People like White are not always welcome. Vehicle owners face regular police checks and must move their vehicles every 72 hours to comply with L.A. city parking regulations.
Foster, father of a year-old toddler who lives with her mother, said he believes the hostility stems from prejudice. He insists he isn’t a vagabond. His camper has wireless Internet access to keep him tuned in. He keeps motivated by reading a worn book of inspirational quotes by American author Napoleon Hill, best known for his self-help book “Think and Grow Rich.” And Foster owns a shiny black 2010 Toyota Camry, which he keeps parked behind the motor home.
“They just look down on me because I live in an RV,” Foster said. “I don’t cause any problems.”
Responding to complaints from neighbors in his Venice jurisdiction about a deluge of RV dwellers, L.A. City Councilman Bill Rosendahl spearheaded passage in 2010 of an ordinance that allows residents to request “no parking” signs on a block-by-block basis, prohibiting the overnight parking of oversize vehicles, such as RVs.
More than two dozen other cities, mainly L.A. County beach communities, have similar restrictions.
Rosendahl said new rules governing camper parking had resulted in a “dramatic decrease” in RV dwellers on the Westside. And through a “vehicles-to-home” program he helped implement last year with the nonprofit group People Assisting the Homeless, at least 30 participants have been moved from campers to apartments, Rosendahl said.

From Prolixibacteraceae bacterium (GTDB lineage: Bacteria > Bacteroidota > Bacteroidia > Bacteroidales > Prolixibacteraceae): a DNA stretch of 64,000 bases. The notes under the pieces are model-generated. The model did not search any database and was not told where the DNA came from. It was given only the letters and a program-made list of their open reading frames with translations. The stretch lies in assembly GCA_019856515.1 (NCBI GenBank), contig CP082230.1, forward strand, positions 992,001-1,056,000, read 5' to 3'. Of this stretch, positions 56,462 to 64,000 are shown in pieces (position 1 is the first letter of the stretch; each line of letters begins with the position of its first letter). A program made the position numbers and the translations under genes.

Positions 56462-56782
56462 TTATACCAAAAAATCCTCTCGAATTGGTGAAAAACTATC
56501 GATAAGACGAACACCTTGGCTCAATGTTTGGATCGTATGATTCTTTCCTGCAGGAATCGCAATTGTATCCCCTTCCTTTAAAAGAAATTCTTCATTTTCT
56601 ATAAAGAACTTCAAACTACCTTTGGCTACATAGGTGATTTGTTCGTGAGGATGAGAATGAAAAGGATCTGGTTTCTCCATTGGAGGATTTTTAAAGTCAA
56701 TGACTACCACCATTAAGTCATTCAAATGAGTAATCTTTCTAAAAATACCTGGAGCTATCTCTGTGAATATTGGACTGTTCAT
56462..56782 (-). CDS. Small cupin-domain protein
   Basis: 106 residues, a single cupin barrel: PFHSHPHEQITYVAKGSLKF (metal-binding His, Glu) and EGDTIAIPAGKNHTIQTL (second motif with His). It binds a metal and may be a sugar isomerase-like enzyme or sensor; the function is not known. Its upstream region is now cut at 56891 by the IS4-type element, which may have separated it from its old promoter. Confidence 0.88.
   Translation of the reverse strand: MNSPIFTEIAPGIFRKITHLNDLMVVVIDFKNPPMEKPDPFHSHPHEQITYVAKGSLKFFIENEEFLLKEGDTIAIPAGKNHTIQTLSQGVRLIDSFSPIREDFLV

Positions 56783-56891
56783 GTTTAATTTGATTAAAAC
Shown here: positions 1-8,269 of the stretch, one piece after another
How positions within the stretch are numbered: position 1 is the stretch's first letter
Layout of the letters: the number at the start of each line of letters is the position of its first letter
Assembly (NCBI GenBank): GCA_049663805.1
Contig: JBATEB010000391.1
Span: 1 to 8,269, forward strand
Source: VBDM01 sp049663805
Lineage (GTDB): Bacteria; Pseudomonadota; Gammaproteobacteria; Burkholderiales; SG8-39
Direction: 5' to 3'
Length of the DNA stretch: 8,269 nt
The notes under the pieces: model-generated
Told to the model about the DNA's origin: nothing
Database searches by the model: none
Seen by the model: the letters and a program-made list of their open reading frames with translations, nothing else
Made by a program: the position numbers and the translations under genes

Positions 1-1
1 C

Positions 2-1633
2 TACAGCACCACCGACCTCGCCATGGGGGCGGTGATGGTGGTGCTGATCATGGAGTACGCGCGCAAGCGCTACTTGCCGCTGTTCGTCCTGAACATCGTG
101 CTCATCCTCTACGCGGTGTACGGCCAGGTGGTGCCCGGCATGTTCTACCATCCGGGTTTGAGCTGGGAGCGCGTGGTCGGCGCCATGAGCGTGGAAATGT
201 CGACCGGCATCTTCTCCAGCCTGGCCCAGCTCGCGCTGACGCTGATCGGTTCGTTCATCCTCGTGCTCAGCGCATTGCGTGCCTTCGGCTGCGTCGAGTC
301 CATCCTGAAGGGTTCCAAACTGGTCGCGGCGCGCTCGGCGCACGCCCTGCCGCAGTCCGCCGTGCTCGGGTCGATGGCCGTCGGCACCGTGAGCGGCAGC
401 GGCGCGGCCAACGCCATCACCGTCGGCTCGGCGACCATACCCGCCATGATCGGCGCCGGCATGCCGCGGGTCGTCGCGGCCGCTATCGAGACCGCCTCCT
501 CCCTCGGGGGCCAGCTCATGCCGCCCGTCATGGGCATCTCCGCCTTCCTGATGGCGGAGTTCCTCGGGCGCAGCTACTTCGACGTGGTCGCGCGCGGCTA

But some say that such crackdowns only cause the problem of homelessness to move.
Of the 250 RV dwellers who used to occupy Venice streets a couple of years ago, there were now fewer than 20 because of a law enforcement crackdown, said Steve Clare, executive director of the Venice Community Housing Corp., which helps low-income residents with low-cost housing options.
Many individuals saw their vehicles towed and impounded and couldn’t afford to get them back, Clare said. Others were ticketed and driven out of the community.
“They’re just parked in somebody else’s neighborhood now,” Clare said. “They’re just scattered ... with no support system and no help from the city or local residents.”